Skip to main content

View image | gettyimages.com

If you've kept up at all on the tortured legislative history of TPP, you understand that what has occurred shows how divided the country and both major parties have become. On the Republican side, Senators Collins, Cruz, Sessions, Shelby and Paul voted Nay, as did King, former Maine Republican governor now an independent. On the Democratic side, 13 senators voted Aye and the rest (30) voted Nay, as did Bernie Sanders from Vermont. So we have a proposal by a Democratic President, supported basically by Republicans and some Democrats.

A June 2015 poll showed 55% of Americans opposed to Fast Track and only 30% thought that free trade should be allowed even if it hurt domestic industry.

Both parties have a center core that is corporatist with wings (left in the Democrats and right in the Republican) who are against big business and the sort of crony capitalism that is wrecking havoc in the country.

The result is that the most conservative and libertarian Republicans and most liberal Democrats opposed Fast Track, and the population opposed it. Yet it passed anyway, championed by a supposedly liberal Democratic president. Bernie Sanders and Martin O'Malley came out against Fast Track and TPP, and Hillary Clinton seemed to waffle. The Republican presidential contenders were very divided. (Marco Rubio cast the deciding vote for it, and he was accused of doing so without reading what he was voting for. This may turn out to be very bad for his Presidential campaign if the accusation is repeated often enough).

All this shows a real splintering in the parties. Both parties have a center core that is corporatist with wings (left in the Democrats and right in the Republican) who are against big business and the sort of crony capitalism that is wrecking havoc in the country.

Scroll to Continue

Recommended Articles

If someone were really brilliant, they might be able to find some way to engineer this sort of divided sentiment into creating a true coalition government. My own take (and I've expressed this before) is for Bernie Sanders to combine his outspoken 12 point platform with a “shadow cabinet,” drawing on people from both parties to show that he is open to all ideas that will help solve out multitude on problems.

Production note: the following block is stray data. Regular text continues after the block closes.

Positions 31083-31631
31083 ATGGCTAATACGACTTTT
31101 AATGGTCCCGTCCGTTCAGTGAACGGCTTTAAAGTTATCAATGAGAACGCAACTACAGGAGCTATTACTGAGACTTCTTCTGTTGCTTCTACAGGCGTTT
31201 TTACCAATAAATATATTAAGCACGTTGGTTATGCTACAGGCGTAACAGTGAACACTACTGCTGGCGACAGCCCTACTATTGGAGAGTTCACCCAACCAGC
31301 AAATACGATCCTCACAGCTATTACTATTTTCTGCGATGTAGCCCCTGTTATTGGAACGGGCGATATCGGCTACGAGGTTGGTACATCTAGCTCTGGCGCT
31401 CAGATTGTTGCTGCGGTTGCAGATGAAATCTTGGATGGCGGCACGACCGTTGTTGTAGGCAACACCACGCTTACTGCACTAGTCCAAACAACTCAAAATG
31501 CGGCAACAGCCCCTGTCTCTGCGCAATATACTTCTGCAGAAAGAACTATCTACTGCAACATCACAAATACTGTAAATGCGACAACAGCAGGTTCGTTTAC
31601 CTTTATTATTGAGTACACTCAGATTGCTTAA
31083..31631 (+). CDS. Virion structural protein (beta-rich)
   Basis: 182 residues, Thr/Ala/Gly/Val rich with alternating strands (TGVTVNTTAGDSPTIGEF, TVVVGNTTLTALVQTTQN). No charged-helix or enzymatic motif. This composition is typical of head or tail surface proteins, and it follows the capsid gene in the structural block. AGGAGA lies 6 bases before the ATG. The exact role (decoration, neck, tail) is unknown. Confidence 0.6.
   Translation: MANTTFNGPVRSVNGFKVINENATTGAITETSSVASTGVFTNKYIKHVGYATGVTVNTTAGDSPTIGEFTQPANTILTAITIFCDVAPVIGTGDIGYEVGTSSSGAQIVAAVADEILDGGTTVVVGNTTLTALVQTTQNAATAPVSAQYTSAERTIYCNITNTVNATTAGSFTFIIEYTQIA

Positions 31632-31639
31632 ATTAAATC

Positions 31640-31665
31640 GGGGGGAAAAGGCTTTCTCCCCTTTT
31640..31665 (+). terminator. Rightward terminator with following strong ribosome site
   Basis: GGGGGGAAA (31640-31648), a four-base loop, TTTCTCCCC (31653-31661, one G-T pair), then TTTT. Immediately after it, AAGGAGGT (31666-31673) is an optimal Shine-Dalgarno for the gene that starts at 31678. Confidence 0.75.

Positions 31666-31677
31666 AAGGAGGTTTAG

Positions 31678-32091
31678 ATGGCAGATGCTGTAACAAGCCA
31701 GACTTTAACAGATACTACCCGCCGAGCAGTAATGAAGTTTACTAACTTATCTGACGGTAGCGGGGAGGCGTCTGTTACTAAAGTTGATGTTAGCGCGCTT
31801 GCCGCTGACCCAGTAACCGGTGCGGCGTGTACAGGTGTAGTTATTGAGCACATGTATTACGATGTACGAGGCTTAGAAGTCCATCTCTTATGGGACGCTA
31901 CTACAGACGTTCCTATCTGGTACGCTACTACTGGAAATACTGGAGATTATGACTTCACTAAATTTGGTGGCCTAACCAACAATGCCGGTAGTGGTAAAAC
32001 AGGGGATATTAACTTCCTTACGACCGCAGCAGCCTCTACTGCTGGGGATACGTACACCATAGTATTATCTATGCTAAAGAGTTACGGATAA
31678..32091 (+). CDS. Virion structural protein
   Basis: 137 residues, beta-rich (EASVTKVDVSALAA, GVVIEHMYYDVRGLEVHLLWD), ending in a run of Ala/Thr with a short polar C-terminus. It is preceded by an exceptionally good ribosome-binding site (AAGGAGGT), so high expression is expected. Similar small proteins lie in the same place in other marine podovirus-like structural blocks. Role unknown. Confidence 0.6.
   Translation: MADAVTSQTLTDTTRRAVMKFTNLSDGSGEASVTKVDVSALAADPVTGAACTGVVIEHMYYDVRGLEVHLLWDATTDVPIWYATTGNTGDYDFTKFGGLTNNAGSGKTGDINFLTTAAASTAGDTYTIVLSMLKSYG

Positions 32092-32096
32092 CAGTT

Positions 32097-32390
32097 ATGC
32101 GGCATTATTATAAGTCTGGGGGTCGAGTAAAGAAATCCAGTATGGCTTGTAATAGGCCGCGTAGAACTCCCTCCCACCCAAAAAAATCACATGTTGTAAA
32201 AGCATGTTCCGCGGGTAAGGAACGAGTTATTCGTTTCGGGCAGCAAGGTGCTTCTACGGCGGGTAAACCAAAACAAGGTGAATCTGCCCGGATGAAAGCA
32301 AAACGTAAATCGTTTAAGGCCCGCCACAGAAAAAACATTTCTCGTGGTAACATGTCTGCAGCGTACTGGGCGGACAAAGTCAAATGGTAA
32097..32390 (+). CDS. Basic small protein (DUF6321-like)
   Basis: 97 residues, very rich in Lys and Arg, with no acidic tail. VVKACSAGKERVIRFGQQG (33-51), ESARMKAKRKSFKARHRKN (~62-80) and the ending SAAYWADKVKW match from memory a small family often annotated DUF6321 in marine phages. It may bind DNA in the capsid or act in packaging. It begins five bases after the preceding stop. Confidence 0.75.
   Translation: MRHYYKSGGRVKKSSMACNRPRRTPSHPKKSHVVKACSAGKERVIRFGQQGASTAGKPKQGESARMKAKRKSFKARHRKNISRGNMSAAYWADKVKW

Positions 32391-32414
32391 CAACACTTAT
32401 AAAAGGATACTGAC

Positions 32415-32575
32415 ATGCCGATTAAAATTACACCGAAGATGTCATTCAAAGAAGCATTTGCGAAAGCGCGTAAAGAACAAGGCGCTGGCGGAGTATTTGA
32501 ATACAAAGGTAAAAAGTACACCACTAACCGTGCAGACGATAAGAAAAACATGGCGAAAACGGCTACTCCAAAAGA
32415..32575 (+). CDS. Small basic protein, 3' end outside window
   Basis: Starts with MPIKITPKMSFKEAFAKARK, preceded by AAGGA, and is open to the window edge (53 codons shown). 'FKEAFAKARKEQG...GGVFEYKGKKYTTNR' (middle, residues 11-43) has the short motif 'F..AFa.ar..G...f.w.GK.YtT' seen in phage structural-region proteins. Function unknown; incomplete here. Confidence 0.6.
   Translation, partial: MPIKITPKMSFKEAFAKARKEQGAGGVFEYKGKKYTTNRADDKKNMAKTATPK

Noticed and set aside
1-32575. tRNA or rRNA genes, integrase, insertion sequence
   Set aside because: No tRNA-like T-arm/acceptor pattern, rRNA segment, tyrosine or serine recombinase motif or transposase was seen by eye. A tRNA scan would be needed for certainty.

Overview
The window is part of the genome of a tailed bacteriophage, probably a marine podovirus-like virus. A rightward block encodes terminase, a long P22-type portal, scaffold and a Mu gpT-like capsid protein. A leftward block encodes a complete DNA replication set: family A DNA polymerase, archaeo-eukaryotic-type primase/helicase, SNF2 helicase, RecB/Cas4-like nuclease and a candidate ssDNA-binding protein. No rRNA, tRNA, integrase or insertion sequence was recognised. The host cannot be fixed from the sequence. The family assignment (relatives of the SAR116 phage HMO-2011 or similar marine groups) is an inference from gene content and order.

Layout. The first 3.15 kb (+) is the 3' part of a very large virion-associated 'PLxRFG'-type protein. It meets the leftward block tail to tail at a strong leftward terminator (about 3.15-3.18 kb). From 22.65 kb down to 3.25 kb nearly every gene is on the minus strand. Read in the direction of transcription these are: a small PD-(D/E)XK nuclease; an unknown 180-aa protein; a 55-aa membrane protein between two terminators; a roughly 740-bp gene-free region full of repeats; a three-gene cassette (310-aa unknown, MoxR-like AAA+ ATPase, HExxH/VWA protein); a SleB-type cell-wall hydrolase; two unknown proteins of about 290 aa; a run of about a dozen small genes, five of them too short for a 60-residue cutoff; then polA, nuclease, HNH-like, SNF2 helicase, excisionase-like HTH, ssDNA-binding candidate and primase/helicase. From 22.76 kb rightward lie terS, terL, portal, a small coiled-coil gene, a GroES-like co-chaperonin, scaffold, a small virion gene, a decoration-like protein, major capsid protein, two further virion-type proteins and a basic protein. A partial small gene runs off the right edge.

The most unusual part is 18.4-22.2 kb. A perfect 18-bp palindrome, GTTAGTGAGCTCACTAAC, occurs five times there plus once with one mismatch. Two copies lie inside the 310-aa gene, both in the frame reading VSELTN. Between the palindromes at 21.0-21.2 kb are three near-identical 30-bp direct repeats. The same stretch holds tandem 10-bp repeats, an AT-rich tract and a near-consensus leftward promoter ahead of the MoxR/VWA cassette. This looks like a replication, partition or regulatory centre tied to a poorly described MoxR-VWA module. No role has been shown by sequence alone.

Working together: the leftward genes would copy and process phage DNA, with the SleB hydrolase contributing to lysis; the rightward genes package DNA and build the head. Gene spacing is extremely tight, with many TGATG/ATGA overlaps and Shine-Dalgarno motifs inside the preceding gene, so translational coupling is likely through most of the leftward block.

Bernie Sanders has proposed breaking up the six big banks on the grounds that they are “too big to fail” and therefore too big to continue in their status quo position. This legislative proposition may actually find support from the Republicans' right wing. which favors free markets and getting rid of crony capitalism. And there may be other areas where agreement can be found.

Although Bernie is a social democrat from Vermont, his position (for example) on gun control has to be balanced. He recognizes that the lack of controls in his home state works because there are very few gun murders. That same lack of control will not work in a big city. Vermont has a very high rate of gun ownership and low gun murder rate. The District of Columbia has a very low rate of gun ownership and a very high gun murder rate. To solve the problem requires sensitivity and a middle ground that takes all factors into account. To get gun legislation passed will take a real balancing act

If you are a progressive, you should be open to coming up with solutions that work and that achieve ends bettering the country overall. Bernie Sanders is probably the only candidate out there at the moment who is prepared to do that. That's what it will take to get this country moving again in the right direction – unlike the TPP vote, which is taking us on a pathway to disaster.

michael-hertz

Michael Hertz

Tags
terms: